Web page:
Depression in Preschoolers: What You Need to Know
If you are a parent of a professional wanting to learn about preschool depression this page will serve as a jumping off point for you to learn more and a general overview.
When did we first learn depression in preschoolers existed?
Prior to the 1970s, depression was typically viewed as an adult disorder because children were seen as too immature to have this disorder. The Diagnostic and Statistical Manual of Mental Disorders (DSM) used by clinicians and psychiatrists to diagnose psychiatric illnesses did not begin to represent children until the 1980's. ( Charles and Fazeli 2017)
By the 1990's we began to first recognize and fully accept that depression existed in children under 10. In 1998 Joan Luby got the first grant from the National Institute of Mental Health to study preschool depression.
Many of us who work with depression know that our clients report being depressed as long as they can remember. Yet there is resistance to believing young children experience it. Over the last 20 years we have learned not only preschool depression exists, but also, what it looks like, how we can treat it, how it changes preschoolers brains, it's course, and what it is associated with.
Depression in Preschoolers: Signs
The symptom most specific preschool depression is anhedonia. This is defined as the inability to find pleasure or joy in previously enjoyed activities. In preschoolers this looks like NOT WANTING TO PLAY WITH THEIR TOYS or to do things that used to be fun.
- Sadness and irritability
- Changes in appetite and/or sleep problems
- Change in activity
- Low energy
- Low self esteem
- Trouble concentrating
- Easily giving up
- Negative Self statements
- Self Blame
- Somatic symptoms ( aches and pains)
- and expression of themes of death and suicide in play and with words.
Preschoolers who are depressed might cry and whine often and they also may be very irritable and angry.
Important facts about Depression in Preschoolers
Most preschool children with depression do not get accurately diagnosed because it is not accurately captured by the criteria in our manuals.
Programs that support early intervention help
Early intervention is key
- Children who have high maternal support during preschool period have have higher hippocampal volume and a higher growth trajectory later of their hippocampus but this is not seen during maternal support during the later elementary school years.The hippocampus is a part of the brain that performs functions specifically helpful to helping regulate depression. It appears that there is a sensitive time during preschool years where maternal support can help support the growth of this part of the brain.
- Caregiver ,support, nurturance, and attunement is key to the changes in the brain that are witnessed in children who suffer from depression. Although there is not one particular profile that a depressed preschooler fits, programs that support and foster preschoolers in the community and their caregiver may help mediate effects of depression.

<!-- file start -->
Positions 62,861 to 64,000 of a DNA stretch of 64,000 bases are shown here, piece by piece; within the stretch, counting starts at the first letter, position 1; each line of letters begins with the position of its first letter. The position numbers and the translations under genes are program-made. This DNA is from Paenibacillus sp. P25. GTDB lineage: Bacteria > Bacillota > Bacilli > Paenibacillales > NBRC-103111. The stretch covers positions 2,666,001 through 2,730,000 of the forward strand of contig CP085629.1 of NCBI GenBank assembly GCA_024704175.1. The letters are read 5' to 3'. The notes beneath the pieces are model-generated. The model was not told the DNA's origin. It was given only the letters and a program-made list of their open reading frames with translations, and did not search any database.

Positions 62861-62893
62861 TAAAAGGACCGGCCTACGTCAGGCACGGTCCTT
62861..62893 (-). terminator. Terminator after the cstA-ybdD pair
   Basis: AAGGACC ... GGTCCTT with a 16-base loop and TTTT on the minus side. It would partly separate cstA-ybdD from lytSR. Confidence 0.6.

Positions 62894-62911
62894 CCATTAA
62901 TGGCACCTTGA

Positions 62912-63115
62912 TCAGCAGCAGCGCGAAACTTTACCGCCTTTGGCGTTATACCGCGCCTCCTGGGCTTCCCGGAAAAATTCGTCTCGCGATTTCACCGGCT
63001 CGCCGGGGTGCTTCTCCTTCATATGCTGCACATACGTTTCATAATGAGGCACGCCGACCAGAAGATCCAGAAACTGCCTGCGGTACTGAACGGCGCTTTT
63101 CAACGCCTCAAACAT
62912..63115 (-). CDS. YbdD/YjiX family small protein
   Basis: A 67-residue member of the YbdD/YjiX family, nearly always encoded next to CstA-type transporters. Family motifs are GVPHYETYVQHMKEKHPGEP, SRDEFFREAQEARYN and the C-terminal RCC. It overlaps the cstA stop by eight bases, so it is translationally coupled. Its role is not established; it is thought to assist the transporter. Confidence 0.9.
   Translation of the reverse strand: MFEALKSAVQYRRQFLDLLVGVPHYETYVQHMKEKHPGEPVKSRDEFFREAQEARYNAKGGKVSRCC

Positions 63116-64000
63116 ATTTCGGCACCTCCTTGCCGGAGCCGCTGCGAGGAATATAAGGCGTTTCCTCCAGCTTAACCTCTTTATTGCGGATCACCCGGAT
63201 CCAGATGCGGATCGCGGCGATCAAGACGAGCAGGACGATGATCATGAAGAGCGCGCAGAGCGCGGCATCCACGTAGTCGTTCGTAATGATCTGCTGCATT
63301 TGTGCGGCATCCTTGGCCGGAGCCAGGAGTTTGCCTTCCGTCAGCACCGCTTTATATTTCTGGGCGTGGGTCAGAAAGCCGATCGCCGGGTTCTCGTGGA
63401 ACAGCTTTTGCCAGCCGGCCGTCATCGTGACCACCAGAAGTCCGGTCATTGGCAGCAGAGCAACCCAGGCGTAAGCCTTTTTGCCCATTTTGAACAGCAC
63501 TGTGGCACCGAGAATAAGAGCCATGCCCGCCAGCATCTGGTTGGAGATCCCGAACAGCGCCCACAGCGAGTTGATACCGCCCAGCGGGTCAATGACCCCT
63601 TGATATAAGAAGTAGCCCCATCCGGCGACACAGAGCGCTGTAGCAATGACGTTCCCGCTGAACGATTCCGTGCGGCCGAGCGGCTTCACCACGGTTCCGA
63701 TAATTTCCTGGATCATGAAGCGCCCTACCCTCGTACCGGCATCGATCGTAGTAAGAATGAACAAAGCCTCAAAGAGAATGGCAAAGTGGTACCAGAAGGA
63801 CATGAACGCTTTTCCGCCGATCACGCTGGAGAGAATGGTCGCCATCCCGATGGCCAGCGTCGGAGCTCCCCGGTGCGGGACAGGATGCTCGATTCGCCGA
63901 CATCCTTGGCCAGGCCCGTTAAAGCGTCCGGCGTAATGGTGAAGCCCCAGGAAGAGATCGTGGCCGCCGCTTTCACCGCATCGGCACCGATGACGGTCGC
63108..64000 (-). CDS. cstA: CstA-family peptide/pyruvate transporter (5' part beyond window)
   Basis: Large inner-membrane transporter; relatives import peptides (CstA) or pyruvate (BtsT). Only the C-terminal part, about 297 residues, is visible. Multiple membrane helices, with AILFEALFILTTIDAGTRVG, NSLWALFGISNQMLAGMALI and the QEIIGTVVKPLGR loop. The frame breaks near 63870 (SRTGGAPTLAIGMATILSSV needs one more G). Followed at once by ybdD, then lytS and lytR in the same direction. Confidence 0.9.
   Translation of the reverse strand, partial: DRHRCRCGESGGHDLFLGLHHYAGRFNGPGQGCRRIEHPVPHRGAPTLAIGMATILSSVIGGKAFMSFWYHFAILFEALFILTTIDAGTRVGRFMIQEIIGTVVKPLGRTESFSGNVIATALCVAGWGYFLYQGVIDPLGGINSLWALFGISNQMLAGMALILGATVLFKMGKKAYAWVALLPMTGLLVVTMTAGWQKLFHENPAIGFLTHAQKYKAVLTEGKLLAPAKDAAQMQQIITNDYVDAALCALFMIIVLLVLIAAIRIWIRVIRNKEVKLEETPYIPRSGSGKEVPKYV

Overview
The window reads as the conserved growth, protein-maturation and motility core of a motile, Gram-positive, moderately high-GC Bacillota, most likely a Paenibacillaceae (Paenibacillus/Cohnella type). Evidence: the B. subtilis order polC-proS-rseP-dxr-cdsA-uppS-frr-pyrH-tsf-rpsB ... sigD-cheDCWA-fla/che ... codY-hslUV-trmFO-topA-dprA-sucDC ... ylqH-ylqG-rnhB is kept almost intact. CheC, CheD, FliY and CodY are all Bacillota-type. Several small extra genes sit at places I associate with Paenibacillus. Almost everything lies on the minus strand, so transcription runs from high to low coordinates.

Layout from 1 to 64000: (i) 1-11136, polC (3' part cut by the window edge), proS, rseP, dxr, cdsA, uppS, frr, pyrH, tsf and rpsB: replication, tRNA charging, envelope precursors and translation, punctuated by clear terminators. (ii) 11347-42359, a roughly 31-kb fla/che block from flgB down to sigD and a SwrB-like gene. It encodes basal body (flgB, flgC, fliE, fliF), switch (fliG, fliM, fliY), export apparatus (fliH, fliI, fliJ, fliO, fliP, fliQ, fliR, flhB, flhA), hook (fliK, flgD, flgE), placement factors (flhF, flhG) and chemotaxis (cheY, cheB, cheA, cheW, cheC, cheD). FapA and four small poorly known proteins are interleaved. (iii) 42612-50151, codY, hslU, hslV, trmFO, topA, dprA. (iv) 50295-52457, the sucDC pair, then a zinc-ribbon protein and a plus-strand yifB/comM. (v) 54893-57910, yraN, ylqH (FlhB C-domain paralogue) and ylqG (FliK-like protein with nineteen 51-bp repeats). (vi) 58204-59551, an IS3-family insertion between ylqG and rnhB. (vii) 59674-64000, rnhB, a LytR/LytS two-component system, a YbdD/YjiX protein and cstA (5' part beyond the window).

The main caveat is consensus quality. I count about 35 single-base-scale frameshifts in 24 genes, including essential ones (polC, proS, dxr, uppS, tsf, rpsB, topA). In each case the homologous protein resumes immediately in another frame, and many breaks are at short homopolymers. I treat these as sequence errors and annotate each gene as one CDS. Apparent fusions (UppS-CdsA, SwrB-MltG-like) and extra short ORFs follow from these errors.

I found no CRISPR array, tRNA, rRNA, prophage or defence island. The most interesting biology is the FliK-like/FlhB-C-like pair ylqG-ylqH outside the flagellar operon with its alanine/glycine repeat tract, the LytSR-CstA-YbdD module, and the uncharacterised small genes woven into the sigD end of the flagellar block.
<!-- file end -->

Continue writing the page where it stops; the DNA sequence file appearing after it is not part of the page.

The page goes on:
Preschool Depression is Serious
Preschoolers do not grow out of depression.
- Depression is considered life long like OCD
- Children with Preschool Depression will often suffer recurrent depressive episodes
- New research shows that preschool children who are diagnosed with depression experience changes in their brains just as do adults. This new evidence is one of the pieces that finally convinced the scientific community that it was a real diagnosis in young children.
- The earlier the diagnosis the better the likelihood we can get help for a child and that may be associated with a more positive long term outcome, like it is for children with autism
- Specifically the experience of child depression is associated with the change in trajectory of cortical grey matter volume and cortical grey matter thickness
If your preschooler is depressed, you should get your child therapy
- Depressed preschoolers don't get better on their own
- Depression in preschoolers is a specific syndrome just like it is in adults
- Preschoolers with depression are four times as likely to have an anxiety disorder in later childhood
- Anhedonia (loss of interest in toys) is a unique marker of depression not associate with any other diagnosis
- Talk therapy is ineffective with children who are in preschool
- Play therapy although more effective than talk therapy does not have compelling evidence of long term effectiveness
- A mother's depression can impact a child's depression significantly, Moms should get their own help
- A therapist should always be involving you in you young children's therapy
- NEW promising therapy called PCIT ED is available.
Depression in Preschoolers Sources
Charles, J., & Fazeli, M. (2017). Depression in children. Australian Family Physician, 46(12), 901-907. Retrieved from http://nclive.org/cgi-bin/nclsm?url=http://search.proquest.com/docview/1976405179?accountid=13217
Fuhrmann, P., Equit, M., Schmidt, K., & von Gontard, A. (2014). Prevalence of depressive symptoms and associated developmental disorders in preschool children: A population-based study. European Child & Adolescent Psychiatry, 23(4), 219-224. doi:http://dx.doi.org/10.1007/s00787-013-0452-4
Paul, P. (2010, Aug 29). Can preschoolers be depressed? New York Times Magazine, , 48-55. Retrieved from http://nclive.org/cgi-bin/nclsm?url=http://search.proquest.com/docview/751055620?accountid=13217
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or suspect you have a problem, you should consult a healthcare provider.